Editorial —
Seeking humility for Christmas

Marnie McAllister

In his message for Christmas, Archbishop Joseph E. Kurtz writes of “the uninvited guest who transforms our estrangement into a community.”

That transformative power lies in God’s love.

The image that accompanies this year’s Christmas Message on page one may raise some eyebrows. It’s not the typical Renaissance painting that depicts an idealized pastoral scene. Those paintings make it hard to imagine the truly humble beginnings of Jesus’ life.

A stable would have smelled of animals and hay, possibly animal waste. The son of God lay in a feeding trough, where bugs and other parasites likely gathered along with the animals for their sustenance.

It was, as Pope Francis recently said, a place of humility.

(Editorial Concept and Illustration by Marnie McAllister and Jennifer Jenkins)

This year’s front-page nativity image imagines the Holy Family today, if they made their trek to Louisville instead of Bethlehem. If there was no room at the inn here, where would they go?

Louisville’s homeless, who want to stay together as a family, often turn to the shelter of an overpass. The one depicted in the photo illustration was located downtown near an on-ramp to I-65 North.

The Record photographed it in 2019, when local volunteers were visiting the men and women who called the roadside home.

The Record’s graphic designer, Jennifer Jenkins, overlaid an image of reporter Ruby Thomas’ créche. And Jenkins layered into the image other symbols of the local homeless community, such as the signs people hold asking for work and food.

The créche is something most of us have in our homes, perhaps something we’ve spent quite a lot of money to buy. Yet these beautifully carved pieces and fine porcelain figurines represent the most humble divinity.

It seemed apropos to juxtapose this créche image with the roadside encampment as a reminder this Christmas of what to celebrate.

Archbishop Kurtz reminds us of our estrangement from the uninvited guest and our need to be transformed by Jesus’ love.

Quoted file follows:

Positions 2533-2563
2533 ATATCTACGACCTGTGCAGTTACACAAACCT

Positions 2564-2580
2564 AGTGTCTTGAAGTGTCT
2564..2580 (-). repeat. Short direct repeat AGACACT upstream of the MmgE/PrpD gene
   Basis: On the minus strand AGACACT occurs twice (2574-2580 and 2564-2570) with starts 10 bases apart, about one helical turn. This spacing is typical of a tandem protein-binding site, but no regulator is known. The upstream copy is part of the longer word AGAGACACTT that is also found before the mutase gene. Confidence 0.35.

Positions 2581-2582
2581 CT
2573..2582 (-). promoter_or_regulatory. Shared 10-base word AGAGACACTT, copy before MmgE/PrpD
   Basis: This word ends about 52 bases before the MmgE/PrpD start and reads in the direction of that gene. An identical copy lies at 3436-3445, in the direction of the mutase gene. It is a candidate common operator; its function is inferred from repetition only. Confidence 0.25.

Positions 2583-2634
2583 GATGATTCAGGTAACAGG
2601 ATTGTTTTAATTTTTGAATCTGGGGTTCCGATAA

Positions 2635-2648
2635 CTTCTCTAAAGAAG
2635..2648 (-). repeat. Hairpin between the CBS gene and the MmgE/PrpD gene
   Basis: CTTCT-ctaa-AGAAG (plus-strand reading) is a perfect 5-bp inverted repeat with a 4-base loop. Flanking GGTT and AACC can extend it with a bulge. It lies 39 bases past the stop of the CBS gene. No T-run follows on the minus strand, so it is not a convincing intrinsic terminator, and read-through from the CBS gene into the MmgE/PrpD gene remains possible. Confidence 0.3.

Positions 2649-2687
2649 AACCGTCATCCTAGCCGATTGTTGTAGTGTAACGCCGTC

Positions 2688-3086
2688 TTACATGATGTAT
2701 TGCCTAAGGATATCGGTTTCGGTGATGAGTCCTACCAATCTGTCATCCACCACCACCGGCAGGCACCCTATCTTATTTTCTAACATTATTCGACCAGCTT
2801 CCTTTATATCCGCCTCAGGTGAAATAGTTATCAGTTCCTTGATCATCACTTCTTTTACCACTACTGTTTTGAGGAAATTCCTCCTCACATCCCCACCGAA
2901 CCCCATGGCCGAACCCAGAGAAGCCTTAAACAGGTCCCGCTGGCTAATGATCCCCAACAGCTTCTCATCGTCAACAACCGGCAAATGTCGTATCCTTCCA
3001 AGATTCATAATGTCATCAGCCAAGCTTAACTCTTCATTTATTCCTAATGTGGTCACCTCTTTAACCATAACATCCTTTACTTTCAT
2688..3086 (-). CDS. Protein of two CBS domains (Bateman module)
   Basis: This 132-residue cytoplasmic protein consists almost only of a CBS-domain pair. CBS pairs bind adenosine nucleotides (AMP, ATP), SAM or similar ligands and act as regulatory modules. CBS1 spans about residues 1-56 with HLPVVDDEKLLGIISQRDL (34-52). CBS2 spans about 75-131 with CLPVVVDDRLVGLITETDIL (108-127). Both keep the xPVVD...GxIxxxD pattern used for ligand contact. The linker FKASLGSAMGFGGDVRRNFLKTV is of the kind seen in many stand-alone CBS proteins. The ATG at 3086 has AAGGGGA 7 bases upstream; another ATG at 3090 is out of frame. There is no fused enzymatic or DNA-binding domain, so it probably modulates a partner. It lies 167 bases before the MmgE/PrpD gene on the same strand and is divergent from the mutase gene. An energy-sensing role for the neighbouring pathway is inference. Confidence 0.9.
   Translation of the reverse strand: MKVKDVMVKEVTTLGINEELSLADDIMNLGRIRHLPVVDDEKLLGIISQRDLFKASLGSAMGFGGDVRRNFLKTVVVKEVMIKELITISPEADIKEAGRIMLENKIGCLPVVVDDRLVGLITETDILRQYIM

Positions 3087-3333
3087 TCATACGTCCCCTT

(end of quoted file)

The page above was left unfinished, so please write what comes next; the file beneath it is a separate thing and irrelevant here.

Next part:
Our estrangement marginalizes Louisville’s homeless population, refugees, immigrants and others outside of the mainstream, such as those affected by racism and bigotry and others treated without the dignity due to the human person.

Pope Francis, during his weekly general audience Dec. 22, said that Jesus’ humble birth reminds us of God’s love for all humanity.

He called on Catholics to reflect on the coming celebration of Christ’s humble birth in Bethlehem.

“Let’s think (about that),” he said. “The Creator of the universe was not given a place to be born.”

The shepherds, who visited the manger after receiving an announcement of Jesus’ birth by an angel, “personify the poor of Israel, lowly people who interiorly live with the awareness of their own want.”

“Precisely for this reason, they trust more than others in God. They were the first to see the son of God made man, and this encounter changed them deeply,” the pope said.

He noted that very little is known about the Magi, but their journey to find Jesus represents those “who have sought God down through the ages, and who set out on a journey to find him.”

“They also represent the rich and powerful, but only those who are not slaves to possessions, who are not ‘possessed’ by the things they believe they possess,” he added.

Only through humility, he said, can one truly understand God and oneself because it “opens us up to the experience of truth, of authentic joy, of knowing what matters.”

May we humble ourselves this Christmas season, like God himself who gave his son the humblest beginning, as we seek to transform our estrangements into community, through his love.



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Seeking humility for Christmas”